Cookie Policy

We use cookies to improve user experience,provide social media features and analyze website traffic. By clicking “Accept“, you agree to our website's cookie use as described in our Privacy Policy. By Using this Website you also agree to abide by our Content Policy. You can revoke your cookie consent anytime by clicking the Revoke Cookie Consent link at the bottom of the page.

PLEASE ACCEPT OUR COOKIE POLICY.

Information

Blog Articles

destination
Natural attractions

Colorado

Colorado

A process of extirpation by trapping and poisoning of the gray wolf (Canis lupus) from Colorado in the 1930s saw the last wild wolf in the state shot in 1945. A wolf pack recolonized Moffat County, Colorado in northwestern Colorado in 2019. Cattle farmers have expressed concern that a returning wolf population potentially threatens their herds. Coloradoans voted to reintroduce gray wolves in 2020, with the state committing to a plan to have a population in the state by 2022 and permitting non-lethal methods of driving off wolves attacking livestock and pets.

While there is fossil evidence of Harrington's mountain goat in Colorado between at least 800,000 years ago and its extinction with megafauna roughly 11,000 years ago, the mountain goat is not native to Colorado but was instead introduced to the state over time during the interval between 1947 and 1972. Despite being an artificially-introduced species, the state declared mountain goats a native species in 1993. In 2013, 2014, and 2019, an unknown illness killed nearly all mountain goat kids, leading to a Colorado Parks and Wildlife investigation.

The native population of pronghorn in Colorado has varied wildly over the last century, reaching a low of only 15,000 individuals during the 1960s. However, conservation efforts succeeded in bring the stable population back up to roughly 66,000 by 2013. The population was estimated to have reached 85,000 by 2019 and had increasingly more run-ins with the increased suburban housing along the eastern Front Range. State wildlife officials suggested that landowners would need to modify fencing to allow the greater number of pronghorns to move unabated through the newly developed land. Pronghorns are most readily found in the northern and eastern portions of the state, with some populations also in the western San Juan Mountains.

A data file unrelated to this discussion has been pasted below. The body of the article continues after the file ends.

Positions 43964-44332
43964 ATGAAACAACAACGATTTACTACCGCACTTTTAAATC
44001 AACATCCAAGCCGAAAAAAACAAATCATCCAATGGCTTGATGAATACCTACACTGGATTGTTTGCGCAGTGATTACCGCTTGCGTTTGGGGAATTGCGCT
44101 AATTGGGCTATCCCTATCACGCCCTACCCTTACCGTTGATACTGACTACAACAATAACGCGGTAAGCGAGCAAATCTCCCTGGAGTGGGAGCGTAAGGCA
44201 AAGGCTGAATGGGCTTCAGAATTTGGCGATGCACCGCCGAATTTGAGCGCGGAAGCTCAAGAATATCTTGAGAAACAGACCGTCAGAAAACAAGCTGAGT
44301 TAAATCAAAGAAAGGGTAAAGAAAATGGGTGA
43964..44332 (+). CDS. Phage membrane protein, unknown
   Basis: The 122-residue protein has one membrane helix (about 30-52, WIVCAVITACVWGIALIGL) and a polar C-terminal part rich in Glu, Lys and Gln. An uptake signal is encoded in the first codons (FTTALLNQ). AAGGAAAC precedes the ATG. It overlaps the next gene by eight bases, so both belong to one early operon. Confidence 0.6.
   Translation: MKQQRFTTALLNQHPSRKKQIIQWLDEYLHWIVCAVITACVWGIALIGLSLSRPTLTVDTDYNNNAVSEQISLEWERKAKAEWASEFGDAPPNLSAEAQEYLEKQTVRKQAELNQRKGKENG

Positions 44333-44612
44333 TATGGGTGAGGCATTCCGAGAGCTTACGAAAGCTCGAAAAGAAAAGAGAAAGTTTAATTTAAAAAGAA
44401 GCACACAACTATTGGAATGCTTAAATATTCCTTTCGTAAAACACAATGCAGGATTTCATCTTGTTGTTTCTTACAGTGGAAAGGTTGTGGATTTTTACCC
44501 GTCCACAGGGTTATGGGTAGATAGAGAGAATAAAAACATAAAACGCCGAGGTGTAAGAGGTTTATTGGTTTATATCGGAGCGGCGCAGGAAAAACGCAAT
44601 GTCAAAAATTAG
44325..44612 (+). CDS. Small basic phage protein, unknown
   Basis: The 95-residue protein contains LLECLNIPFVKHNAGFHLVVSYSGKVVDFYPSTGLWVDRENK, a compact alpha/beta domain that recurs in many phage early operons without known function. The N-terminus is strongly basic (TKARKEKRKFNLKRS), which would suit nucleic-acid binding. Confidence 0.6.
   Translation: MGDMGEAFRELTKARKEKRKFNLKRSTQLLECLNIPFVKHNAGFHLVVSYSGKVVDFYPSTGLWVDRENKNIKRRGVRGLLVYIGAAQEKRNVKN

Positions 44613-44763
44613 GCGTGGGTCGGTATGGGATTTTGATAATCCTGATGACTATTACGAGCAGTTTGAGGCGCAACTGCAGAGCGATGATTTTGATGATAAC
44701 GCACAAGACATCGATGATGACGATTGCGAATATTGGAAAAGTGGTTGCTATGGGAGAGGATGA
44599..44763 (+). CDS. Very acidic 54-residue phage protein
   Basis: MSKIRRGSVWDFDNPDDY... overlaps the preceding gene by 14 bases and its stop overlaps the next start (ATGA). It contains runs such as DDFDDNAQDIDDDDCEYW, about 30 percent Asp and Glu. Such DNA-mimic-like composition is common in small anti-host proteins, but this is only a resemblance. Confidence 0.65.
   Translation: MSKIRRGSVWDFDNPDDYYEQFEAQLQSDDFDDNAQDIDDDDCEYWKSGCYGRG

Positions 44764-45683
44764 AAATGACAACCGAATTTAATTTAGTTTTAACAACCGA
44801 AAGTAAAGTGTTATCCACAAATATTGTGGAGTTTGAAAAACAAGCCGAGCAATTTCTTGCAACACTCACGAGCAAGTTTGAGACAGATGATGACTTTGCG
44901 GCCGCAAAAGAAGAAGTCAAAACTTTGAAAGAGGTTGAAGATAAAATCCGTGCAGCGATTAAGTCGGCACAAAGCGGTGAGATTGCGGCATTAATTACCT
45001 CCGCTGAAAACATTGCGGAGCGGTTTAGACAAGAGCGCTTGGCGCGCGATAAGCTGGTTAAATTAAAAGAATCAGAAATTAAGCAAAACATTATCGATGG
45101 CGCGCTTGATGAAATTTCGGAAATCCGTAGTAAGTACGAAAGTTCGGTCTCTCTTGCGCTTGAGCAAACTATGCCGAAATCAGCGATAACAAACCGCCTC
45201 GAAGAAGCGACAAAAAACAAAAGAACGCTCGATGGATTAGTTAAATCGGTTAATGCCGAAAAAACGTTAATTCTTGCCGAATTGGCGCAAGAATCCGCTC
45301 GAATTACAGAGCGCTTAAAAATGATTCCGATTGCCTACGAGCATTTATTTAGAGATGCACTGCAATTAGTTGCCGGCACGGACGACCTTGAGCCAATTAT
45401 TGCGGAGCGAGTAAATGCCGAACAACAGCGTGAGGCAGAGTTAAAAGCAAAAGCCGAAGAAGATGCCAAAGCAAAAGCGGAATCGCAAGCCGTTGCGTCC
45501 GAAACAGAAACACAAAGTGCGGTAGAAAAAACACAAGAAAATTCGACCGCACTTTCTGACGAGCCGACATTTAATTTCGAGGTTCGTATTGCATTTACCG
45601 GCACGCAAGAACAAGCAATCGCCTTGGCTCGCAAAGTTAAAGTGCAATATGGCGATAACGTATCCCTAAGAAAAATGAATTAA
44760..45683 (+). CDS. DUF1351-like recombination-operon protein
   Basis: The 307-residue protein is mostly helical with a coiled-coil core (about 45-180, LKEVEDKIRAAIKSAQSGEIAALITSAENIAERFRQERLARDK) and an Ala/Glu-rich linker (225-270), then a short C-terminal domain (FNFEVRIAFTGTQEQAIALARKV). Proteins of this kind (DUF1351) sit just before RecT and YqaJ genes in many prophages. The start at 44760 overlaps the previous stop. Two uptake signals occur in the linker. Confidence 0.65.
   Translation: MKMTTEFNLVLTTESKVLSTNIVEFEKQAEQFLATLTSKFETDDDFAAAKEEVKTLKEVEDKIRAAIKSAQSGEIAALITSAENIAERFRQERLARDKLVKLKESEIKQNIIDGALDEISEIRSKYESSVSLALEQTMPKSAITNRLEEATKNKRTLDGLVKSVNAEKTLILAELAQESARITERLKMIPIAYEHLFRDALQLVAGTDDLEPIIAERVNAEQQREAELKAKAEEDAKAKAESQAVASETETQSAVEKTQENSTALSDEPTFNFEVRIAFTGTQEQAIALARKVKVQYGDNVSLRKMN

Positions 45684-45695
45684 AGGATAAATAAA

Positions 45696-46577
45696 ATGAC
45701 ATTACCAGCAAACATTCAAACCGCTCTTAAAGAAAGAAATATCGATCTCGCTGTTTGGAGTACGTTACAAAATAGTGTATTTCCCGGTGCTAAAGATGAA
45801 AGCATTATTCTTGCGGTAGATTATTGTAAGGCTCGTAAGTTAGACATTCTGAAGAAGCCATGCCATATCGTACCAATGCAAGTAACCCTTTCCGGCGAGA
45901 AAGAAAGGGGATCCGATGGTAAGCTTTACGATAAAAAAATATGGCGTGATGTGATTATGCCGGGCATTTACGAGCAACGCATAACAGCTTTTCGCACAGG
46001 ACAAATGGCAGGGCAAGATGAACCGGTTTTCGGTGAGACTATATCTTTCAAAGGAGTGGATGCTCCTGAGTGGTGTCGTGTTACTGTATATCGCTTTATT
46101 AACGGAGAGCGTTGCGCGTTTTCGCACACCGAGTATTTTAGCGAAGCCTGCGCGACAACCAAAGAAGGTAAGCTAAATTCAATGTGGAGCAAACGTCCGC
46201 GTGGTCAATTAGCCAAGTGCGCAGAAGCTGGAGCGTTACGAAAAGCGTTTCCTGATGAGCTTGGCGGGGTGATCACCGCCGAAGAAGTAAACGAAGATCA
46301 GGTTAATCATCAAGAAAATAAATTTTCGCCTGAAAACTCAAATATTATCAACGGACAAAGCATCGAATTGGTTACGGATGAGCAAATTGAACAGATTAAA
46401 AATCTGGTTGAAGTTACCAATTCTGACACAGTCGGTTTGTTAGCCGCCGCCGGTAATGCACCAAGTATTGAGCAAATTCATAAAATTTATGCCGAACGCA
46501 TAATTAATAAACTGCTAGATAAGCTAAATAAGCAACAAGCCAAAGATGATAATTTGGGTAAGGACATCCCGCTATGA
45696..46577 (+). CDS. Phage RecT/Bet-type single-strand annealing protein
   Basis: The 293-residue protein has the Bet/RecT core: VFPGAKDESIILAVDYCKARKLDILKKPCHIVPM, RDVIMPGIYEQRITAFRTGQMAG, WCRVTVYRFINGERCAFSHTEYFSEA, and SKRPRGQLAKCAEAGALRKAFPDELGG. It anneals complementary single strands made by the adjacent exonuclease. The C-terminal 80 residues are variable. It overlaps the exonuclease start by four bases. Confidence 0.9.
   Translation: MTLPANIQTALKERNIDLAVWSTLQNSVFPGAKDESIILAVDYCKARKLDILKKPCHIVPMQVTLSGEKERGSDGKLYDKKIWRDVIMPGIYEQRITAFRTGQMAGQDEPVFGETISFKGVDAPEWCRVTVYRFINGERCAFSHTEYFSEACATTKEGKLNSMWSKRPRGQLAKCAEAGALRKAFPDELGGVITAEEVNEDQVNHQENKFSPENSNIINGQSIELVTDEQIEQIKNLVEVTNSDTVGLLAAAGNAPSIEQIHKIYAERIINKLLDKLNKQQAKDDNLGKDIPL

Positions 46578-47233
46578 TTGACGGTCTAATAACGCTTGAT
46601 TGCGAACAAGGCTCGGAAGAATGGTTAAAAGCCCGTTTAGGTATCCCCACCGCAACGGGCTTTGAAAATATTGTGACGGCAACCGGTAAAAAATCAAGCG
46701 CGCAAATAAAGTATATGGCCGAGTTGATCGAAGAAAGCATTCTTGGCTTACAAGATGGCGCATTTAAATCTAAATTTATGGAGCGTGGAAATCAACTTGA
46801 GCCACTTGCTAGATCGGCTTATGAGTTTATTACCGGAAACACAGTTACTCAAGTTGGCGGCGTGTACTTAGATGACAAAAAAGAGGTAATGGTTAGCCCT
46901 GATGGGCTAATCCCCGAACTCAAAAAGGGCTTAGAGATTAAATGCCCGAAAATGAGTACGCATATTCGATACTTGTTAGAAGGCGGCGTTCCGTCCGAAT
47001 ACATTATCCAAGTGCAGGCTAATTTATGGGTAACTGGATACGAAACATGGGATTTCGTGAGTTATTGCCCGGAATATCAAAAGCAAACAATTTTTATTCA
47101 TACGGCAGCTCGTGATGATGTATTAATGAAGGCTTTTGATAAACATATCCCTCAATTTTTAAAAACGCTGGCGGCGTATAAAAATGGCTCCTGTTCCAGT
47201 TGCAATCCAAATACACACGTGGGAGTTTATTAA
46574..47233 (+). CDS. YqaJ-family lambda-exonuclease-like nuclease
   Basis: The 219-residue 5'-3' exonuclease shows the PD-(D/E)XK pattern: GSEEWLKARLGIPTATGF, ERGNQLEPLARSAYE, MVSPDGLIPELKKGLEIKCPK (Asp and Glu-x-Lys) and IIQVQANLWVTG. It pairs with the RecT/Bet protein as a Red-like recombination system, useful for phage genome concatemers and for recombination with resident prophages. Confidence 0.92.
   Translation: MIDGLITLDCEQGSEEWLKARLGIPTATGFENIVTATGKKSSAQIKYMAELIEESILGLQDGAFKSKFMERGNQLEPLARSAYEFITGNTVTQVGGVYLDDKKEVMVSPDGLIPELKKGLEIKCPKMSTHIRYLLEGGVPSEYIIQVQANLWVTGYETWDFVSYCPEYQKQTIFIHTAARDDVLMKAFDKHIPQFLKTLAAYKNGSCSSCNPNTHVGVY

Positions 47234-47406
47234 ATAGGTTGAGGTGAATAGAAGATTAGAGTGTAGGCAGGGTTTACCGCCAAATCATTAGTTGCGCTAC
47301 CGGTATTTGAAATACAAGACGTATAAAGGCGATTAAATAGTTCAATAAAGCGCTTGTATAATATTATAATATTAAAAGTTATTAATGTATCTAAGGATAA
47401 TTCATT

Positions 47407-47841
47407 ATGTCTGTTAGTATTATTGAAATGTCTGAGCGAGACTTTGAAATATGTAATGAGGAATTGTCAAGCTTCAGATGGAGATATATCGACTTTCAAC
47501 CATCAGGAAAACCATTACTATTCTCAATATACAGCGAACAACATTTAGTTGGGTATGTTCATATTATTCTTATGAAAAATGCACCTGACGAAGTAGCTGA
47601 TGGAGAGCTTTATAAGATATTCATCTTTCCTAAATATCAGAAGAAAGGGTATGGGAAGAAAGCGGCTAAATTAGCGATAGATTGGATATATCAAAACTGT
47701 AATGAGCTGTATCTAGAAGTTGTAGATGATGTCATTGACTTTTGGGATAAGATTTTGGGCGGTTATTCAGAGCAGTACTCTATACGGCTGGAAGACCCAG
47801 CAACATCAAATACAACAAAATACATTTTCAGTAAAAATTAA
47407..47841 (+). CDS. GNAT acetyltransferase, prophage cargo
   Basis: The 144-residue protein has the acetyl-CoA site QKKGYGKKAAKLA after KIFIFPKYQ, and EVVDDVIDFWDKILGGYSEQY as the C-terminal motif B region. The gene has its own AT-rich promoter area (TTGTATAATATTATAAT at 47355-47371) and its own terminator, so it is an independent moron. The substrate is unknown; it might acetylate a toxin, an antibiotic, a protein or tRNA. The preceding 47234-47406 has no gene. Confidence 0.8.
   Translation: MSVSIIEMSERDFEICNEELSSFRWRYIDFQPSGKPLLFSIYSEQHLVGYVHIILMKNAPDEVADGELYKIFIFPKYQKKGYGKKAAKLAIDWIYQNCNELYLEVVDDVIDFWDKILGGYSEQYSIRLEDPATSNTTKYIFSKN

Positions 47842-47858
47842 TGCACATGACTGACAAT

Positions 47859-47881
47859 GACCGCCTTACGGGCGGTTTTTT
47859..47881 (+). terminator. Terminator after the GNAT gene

Common wildlife found in the mountains of Colorado include mule deer, southwestern red squirrel, golden-mantled ground squirrel, yellow-bellied marmot, moose, American pika, and red fox, all at exceptionally high numbers, though moose are not native to the state. The foothills include deer, fox squirrel, desert cottontail, mountain cottontail, and coyote. The prairies are home to black-tailed prairie dog, the endangered swift fox, American badger, and white-tailed jackrabbit.